This week Florence and I saw the film Embrace, made by photographer Taryn Brumfitt (see photo above) and the Body Image Movement. In it she described her hate-relationship with her body, particularly after she birthed three babies in a relatively short time. Having shared a couple of photographs of herself on social media, she decided to further explore the subject of body image in a documentary, after the images went viral. The response was incredible – many people congratulating her for her courage, many sharing personal stories of pain, despair and self-loathing, and some “trolls” giving her unwarranted and deeply unpleasant feedback. During the film I nearly cheered out loud when, having had her breasts criticized, prodded and poked by a Hollywood plastic surgeon, Taryn decided that her boobs should actually be given a Hollywood star of fame, for providing over 4000 meals (you don’t want to google “Taryn’s boobs!) She met some inspiring people along the way, including Jade Beall, whose work we have long admired, a photographer who relishes and celebrates real women’s bodies. Jade’s images of mothers and breastfeeding are stunning and
make me want to strip my clothes off and run straight to her studio!!!! Let’s be showing women these photographs, not the unattainable, photoshopped images in the magazines in which the celebrities don’t even recognize themselves!
I hope that new mums aren’t in a hurry to reclaim their pre-pregnancy bodies. Some of you will remember the spotlight shone on Princess Catherine after the birth of her babies. To focus on Kate being back in shape just a day after giving birth was shameful. I was delighted that Kate didn’t hide her post-pregnancy bump when she emerged from the Lindo, though many people were very surprised that it existed! Our media is so swamped with stories and photos of celebrities back in their Size 6 jeans and wearing their Jimmy Choos on a night out just a couple of weeks after the birth that we have totally lost any sense of perspective – of course a woman who isn’t wearing several layers of Spanx or similar supportive garments is going to have a lovely soft pot-belly for a while. Given that I had an emergency caesarean mine took quite some time to settle and it did feel like a strange unknown. What I didn’t know at the time, but am just blown away by now, is that my body had put down specific fat stores for breastfeeding that would only be burnt effectively by feeding, not by exercise. Amazing! I have to admit that nobody warned me that my body wouldn’t pop back after birth, but it makes utter sense that if your body spent nine months growing a human being, that it is probably going to take at least that amount of time to return to a vaguely familiar form and perhaps that shouldn’t be our main focus – maybe we should devote our attention and time to our newborn and give ourselves a bit of a break where perfect bodies are concerned. Walking and fresh air is great for the postnatal Mum, once the initial couple of weeks or more have passed, for endorphin and oxytocin production particularly, but do we really need to do more than that?
The splendid anthropologist Sheila Kitzinger coined a phrase “babymoon” to mean a time immediately after birth when the parents hunker down and spend time getting to know their baby. In fact, it is believed that fathers find the transition to fatherhood far easier if they do spend two weeks minimum at home after the birth. In many cultures, the birth mother has always been encouraged to spend 40 days and nights at home with her baby, handing over all responsibility for the home, work, other children etc to the rest of the family/community. And a doula would, no doubt, have been one of the experienced women of the village – a woman who could come and sit with the mother, answer the questions, support the feeding and offer practical and emotional support. It saddens me that we have moved away from this so much. I see far too many women who are isolated, unsupported (once their partner returns to work), struggling to do too much in the belief that they should be able to do it all. They are exhausted, which is understandable given that they are doing the most important and most challenging job of their lifetime (caring for a newborn) whilst sleep deprived. We need to nurture and support our postnatal women. We have much higher rates of postnatal depression than in those communities where the “lying in” period is encouraged. One of my great go-to doctors for all things pregnancy, birth and postnatal, Sarah Buckley, recommends that no new mother should get out of her pyjamas in the first couple of weeks after birth, because if she is dressed she will feel like doing too much! And, I whole-heartedly agree with this sentiment. One mother I supported to breastfeed her second baby described how, with her first, she had given birth and come home one day and done the weekly shop in Sainsbury’s the next. It was not entirely surprising that the breastfeeding relationship had been a difficult one. I hope new parents will close the doors, shut away the visitors and enjoy as much skin to skin contact with their new baby as possible, sleeping when he sleeps, being fed nourishing meals provided for them by loving family or their doula and allowing time to do its healing after the pregnancy and birth. Surely time spent fixating on getting our “perfect” bodies back is time lost from enjoying our new babies?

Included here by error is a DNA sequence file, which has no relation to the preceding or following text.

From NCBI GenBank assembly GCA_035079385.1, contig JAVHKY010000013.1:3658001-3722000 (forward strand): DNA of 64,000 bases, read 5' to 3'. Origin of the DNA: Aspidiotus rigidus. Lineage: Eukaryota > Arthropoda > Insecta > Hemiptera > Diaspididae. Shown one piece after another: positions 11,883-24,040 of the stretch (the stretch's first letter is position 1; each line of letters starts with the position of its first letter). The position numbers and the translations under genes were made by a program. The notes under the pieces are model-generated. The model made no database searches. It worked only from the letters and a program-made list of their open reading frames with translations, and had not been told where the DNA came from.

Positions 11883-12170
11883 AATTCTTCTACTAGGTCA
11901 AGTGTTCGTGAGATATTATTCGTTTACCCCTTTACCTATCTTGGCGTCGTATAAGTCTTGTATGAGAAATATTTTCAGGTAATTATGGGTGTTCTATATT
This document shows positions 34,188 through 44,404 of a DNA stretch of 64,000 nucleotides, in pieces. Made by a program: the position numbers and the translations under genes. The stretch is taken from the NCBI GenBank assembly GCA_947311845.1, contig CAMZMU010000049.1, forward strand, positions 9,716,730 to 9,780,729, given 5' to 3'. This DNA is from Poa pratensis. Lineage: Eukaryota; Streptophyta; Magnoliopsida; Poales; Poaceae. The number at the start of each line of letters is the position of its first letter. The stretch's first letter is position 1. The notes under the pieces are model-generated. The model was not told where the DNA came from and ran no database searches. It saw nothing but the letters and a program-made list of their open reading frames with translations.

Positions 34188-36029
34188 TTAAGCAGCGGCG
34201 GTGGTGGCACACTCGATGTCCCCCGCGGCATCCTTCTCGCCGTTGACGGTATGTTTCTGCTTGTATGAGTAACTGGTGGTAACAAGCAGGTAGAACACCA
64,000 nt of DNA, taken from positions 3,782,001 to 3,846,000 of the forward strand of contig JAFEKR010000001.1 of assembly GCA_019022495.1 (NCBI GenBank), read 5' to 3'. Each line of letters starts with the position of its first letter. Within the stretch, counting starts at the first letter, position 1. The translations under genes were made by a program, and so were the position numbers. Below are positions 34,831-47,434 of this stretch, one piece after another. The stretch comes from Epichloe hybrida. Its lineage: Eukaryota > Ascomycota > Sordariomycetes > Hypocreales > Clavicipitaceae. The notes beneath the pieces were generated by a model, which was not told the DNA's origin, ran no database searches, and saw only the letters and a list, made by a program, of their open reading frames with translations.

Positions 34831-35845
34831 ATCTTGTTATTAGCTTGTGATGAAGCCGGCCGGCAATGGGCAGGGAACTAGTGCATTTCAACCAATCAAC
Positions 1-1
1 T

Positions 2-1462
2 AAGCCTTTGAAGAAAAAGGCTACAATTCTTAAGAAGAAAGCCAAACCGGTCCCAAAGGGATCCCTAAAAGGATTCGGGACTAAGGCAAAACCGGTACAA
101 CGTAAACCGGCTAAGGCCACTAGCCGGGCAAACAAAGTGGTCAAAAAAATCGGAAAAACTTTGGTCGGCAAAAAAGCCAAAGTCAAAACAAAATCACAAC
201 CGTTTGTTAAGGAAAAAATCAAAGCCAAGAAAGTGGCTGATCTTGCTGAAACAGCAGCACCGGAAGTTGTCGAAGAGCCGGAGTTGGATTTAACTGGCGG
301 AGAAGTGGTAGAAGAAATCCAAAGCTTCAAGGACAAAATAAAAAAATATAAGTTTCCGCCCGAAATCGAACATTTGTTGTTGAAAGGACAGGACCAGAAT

So, if you can, get yourself to a screening of Embrace, or explore the Body Image Movement – it’s time to turn things around!
To find doula, feeding or other support in the postnatal days visit www.nurturingbirthdirectory.com